Staff Publications

Staff Publications

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    'Staff publications' is the digital repository of Wageningen University & Research

    'Staff publications' contains references to publications authored by Wageningen University staff from 1976 onward.

    Publications authored by the staff of the Research Institutes are available from 1995 onwards.

    Full text documents are added when available. The database is updated daily and currently holds about 240,000 items, of which 72,000 in open access.

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Record number 358741
Title Precipitation determines the persistence of hollow Sphagnum species on hummocks
Author(s) Robroek, B.J.M.; Limpens, J.; Breeuwer, A.J.G.; Ruijven, J. van; Schouten, M.G.C.
Source Wetlands 27 (2007)4. - ISSN 0277-5212 - p. 979 - 986.
DOI https://doi.org/10.1672/0277-5212(2007)27[979:PDTPOH]2.0.CO;2
Department(s) Plant Ecology and Nature Conservation
PE&RC
WIMEK
Publication type Refereed Article in a scientific journal
Publication year 2007
Keyword(s) water-balance - growth - mosses - carbon - desiccation - tolerance - zonation - ecology - level - bogs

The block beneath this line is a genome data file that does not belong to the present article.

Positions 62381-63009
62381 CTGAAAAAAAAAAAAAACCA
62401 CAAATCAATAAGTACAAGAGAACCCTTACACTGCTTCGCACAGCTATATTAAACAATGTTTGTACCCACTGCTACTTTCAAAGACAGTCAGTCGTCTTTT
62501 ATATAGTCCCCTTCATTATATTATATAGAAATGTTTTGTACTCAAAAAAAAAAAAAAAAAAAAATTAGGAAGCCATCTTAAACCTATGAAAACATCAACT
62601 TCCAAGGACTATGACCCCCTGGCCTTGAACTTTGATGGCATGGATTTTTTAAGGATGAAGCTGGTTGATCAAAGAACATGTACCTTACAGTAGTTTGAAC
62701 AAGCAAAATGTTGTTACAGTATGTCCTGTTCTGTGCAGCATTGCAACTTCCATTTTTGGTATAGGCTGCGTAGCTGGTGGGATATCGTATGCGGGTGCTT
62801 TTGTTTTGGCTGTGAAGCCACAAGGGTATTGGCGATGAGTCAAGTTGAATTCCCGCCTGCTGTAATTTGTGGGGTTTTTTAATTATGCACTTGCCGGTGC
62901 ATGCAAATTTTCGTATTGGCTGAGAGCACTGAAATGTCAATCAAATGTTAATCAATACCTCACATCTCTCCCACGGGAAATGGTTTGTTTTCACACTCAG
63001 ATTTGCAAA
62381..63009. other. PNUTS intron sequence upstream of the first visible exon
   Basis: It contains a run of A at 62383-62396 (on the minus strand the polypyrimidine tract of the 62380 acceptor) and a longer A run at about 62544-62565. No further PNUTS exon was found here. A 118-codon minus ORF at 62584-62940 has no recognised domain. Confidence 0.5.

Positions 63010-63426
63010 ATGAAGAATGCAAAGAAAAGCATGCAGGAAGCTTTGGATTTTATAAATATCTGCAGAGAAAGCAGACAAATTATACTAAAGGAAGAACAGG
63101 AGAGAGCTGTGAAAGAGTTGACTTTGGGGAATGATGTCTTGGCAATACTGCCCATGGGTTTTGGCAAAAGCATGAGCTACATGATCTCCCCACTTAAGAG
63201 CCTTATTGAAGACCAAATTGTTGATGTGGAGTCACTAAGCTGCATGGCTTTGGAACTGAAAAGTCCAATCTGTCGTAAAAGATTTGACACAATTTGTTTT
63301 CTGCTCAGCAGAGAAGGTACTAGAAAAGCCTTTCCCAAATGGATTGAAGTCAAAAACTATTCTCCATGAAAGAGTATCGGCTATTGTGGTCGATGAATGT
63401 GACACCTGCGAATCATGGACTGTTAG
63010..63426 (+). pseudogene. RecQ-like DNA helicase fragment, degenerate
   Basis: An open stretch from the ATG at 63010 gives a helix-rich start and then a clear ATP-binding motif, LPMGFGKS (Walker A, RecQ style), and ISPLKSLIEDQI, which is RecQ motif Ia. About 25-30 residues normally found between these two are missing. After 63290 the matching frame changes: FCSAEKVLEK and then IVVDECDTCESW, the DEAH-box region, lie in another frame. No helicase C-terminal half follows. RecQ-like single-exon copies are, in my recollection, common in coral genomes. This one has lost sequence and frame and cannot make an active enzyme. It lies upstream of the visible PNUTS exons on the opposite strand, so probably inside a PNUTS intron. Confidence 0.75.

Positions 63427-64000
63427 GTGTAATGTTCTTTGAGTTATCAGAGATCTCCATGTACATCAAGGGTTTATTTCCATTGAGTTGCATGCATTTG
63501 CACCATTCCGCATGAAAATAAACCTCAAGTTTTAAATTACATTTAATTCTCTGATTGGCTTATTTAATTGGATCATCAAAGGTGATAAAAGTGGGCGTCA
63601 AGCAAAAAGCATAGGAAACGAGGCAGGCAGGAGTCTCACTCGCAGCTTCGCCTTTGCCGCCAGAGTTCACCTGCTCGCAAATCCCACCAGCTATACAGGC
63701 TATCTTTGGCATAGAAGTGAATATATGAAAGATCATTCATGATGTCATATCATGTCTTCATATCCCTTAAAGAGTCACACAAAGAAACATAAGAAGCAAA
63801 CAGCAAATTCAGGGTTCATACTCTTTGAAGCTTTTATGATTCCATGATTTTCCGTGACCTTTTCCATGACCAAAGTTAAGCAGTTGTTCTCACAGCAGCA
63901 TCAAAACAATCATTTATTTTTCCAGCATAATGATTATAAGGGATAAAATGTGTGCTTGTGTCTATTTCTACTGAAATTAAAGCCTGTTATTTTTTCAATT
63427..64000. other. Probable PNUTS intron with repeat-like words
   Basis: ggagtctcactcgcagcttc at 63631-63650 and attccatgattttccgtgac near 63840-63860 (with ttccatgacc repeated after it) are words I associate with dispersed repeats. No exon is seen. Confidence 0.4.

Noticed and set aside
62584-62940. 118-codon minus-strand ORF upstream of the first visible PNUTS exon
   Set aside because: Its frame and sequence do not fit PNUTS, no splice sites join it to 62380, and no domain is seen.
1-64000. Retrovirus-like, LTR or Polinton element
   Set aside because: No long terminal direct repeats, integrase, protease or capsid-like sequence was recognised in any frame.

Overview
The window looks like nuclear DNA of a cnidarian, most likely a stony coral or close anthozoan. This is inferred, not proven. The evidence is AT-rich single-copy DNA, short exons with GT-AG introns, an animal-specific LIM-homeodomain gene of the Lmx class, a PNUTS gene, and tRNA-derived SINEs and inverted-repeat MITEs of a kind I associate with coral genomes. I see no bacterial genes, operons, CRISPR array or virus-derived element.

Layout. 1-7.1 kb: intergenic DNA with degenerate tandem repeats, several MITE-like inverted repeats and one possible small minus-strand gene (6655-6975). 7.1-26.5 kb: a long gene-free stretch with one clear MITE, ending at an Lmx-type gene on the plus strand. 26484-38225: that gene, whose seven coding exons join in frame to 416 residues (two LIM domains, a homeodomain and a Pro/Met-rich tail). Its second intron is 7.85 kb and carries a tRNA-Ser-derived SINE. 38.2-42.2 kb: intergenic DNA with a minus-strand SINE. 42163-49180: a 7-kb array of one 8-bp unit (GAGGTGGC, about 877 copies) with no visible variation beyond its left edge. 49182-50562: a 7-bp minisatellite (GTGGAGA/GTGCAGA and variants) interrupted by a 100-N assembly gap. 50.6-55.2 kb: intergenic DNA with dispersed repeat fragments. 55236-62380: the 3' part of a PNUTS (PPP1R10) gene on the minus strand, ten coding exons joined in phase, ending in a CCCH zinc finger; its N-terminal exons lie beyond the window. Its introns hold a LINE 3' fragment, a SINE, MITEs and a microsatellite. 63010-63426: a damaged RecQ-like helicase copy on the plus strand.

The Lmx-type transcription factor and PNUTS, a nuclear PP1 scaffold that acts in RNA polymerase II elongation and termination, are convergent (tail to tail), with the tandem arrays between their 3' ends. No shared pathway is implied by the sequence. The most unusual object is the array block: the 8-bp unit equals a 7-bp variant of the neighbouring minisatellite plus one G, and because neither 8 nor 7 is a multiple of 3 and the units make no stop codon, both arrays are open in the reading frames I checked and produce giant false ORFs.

Abstract On raised bogs, the distribution of Sphagnum species is determined by their distance to the water table, but occasionally species are able to survive outside their niche. Hollow species that persist in hummock vegetation are assumed to profit from the higher water content of the surrounding hummock species, although the mechanism responsible is unclear. In this study, we elucidated the role of lateral hummock water transport (LHWT) and precipitation on the water content of hollow species occurring in hummocks. This was tested using a full factorial field transplantation experiment with cores of Sphagnum cuspidatum in a high and a low hummock. Treatments included direct precipitation (present or absent) and LHWT (present or absent). Fresh weights of the cores were measured at regular time intervals. Our results show a relatively large effect of precipitation on the water content in both the high and low hummock, whereas LHWT only seemed to be an important source of water in the high hummock, which was relatively dry. Furthermore, LHWT played an important role only after large precipitation events, suggesting that lateral water transport is indirectly affected by rain. This study shows that precipitation alone can explain the persistence of hollow species in high hummocks, whereas it was less important for hollow species in low hummocks. Our data suggest that survival and potential expansion of hollow species in higher hummocks is strongly depending on the intensity and frequency of rain events. Changes in precipitation patterns may result in a loss of Sphagnum diversity in hummocks.
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